Household spending growth 'slowest since end of 2014'

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Household spending saw its lowest rise in two-and-a-half years, partly due to a slowdown in car sales, according to official data.

In the three months to June, spending grew by 0.1%, the slowest since the end of 2014, the Office for National Statistics (ONS) said.

It came as the ONS confirmed economic growth was 0.3% in the second quarter.

Analysts said the figures highlighted the UK as the slowest growing economy in the G7 so far this year.

The ONS said the slowdown in spending reflected "a deterioration of the economic position of consumers in the start of 2017".

A major factor in the fall was lower spending on transport - including cars - which declined 2.2%, according to the ONS.

That was partly due to customers buying more cars at the start of the year before road tax changes came into effect in April.

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In a further sign of the squeeze on consumers, a survey suggested British retail sales growth had slowed in August at the fastest pace in more than a year.

The CBI's monthly retail sales balance slid to -10 in August from +22 last month, its lowest since July 2016 - shortly after the Brexit vote.

"Despite the warmer weather at the start of the month, retail sales have cooled as higher inflation continues to squeeze consumers' pockets," CBI economist Anna Leach said.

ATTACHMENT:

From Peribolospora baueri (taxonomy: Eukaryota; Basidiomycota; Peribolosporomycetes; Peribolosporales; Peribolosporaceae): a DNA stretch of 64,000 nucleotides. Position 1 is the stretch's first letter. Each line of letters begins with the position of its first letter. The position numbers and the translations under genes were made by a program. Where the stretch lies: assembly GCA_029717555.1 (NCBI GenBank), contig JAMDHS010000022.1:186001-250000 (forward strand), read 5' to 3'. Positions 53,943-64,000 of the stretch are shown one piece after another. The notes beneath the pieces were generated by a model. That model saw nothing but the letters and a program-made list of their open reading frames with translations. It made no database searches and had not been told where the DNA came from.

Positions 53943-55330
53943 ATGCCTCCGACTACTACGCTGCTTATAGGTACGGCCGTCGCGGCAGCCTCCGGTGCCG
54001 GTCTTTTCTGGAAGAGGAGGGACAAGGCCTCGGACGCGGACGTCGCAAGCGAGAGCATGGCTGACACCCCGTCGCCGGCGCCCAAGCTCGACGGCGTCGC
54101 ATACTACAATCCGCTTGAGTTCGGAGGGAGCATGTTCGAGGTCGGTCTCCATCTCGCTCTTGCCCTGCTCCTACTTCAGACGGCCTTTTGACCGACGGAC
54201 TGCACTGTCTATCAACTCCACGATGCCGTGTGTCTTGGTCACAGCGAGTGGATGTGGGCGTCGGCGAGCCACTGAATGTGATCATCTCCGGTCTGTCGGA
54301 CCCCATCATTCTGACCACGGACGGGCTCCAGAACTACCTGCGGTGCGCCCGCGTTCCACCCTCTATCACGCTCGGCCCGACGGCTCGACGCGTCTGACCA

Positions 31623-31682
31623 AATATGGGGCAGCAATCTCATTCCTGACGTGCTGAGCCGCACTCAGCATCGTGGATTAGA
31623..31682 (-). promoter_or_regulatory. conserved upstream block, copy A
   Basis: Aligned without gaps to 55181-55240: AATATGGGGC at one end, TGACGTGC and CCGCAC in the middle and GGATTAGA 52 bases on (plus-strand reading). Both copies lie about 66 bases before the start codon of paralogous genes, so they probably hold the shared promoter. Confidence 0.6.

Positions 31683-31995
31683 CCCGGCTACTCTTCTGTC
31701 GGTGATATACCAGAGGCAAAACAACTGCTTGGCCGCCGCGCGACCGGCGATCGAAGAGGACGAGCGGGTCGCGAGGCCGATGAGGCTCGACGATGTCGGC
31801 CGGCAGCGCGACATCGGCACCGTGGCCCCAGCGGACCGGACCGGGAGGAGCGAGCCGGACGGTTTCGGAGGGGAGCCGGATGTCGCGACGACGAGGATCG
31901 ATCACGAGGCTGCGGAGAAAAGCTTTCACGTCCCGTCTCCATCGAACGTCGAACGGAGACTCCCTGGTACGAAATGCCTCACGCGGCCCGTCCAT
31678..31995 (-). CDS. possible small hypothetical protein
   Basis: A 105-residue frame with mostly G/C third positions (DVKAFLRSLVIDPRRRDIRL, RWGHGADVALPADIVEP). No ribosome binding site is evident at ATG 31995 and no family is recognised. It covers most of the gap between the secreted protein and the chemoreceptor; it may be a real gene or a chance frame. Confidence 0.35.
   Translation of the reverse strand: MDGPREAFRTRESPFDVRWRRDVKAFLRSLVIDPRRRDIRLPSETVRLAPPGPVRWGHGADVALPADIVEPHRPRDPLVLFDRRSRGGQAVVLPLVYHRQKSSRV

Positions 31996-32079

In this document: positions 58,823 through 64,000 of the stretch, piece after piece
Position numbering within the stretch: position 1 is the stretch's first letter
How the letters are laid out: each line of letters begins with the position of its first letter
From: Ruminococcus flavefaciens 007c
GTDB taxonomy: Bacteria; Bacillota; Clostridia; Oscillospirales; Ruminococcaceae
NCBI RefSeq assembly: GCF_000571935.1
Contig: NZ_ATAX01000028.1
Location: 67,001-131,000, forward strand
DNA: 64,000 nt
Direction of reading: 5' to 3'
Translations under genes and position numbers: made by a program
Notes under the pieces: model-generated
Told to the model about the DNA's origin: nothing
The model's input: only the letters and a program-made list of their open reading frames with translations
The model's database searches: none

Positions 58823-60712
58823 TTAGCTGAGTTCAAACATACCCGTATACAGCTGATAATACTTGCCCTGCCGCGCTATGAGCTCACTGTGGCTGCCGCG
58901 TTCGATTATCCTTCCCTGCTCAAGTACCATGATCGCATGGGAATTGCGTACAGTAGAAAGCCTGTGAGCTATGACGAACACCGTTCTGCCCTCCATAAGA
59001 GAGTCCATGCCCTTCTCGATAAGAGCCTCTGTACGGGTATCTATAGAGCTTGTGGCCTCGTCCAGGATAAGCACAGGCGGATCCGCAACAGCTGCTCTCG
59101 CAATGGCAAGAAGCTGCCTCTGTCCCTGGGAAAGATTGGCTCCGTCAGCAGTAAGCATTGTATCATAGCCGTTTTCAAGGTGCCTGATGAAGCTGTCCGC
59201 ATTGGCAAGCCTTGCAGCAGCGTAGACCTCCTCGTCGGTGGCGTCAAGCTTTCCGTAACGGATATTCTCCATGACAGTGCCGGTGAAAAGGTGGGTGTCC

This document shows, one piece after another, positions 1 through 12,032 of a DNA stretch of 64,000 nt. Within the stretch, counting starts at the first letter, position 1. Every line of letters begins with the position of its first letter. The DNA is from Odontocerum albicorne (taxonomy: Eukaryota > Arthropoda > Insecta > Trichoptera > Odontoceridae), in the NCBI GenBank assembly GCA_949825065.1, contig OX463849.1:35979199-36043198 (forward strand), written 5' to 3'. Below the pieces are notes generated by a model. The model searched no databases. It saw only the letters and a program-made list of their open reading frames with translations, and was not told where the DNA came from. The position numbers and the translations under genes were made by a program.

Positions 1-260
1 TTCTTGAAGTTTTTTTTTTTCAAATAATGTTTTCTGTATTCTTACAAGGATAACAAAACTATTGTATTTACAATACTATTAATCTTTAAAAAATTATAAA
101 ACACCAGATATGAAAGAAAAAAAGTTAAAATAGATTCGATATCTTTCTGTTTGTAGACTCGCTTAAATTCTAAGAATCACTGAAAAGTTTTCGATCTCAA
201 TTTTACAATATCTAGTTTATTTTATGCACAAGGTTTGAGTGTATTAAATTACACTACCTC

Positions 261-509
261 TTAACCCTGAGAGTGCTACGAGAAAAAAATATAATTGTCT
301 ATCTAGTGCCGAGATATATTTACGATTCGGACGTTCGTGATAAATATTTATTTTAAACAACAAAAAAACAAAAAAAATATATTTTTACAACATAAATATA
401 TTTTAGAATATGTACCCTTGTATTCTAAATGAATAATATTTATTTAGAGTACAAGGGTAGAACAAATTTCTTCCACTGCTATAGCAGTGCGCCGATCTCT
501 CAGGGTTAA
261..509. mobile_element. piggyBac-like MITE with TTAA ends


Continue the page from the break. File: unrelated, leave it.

Consumer spending is a major driver of the UK economy, but has been put under pressure by inflation outpacing people's wages.


Samuel Tombs, chief UK economist at Pantheon Macroeconomics, said the GDP figures confirmed the UK economy grew by 0.5% in the first half of the year.

That was slower than Japan, Germany, France, US, Canada and Italy, he said.

John Hawksworth, chief economist at PwC, said the UK economy had grown at "only around half the growth rates seen in the US and the eurozone in that quarter".

"This data confirms the picture of a moderation in UK growth that we expect to continue through the second half of the year," he added.

Investment rose by 0.7%, but this came from higher government spending rather than from businesses.

Exports of British-made goods increased by 1.5% but exports of services fell by 0.4% and imports also rose.

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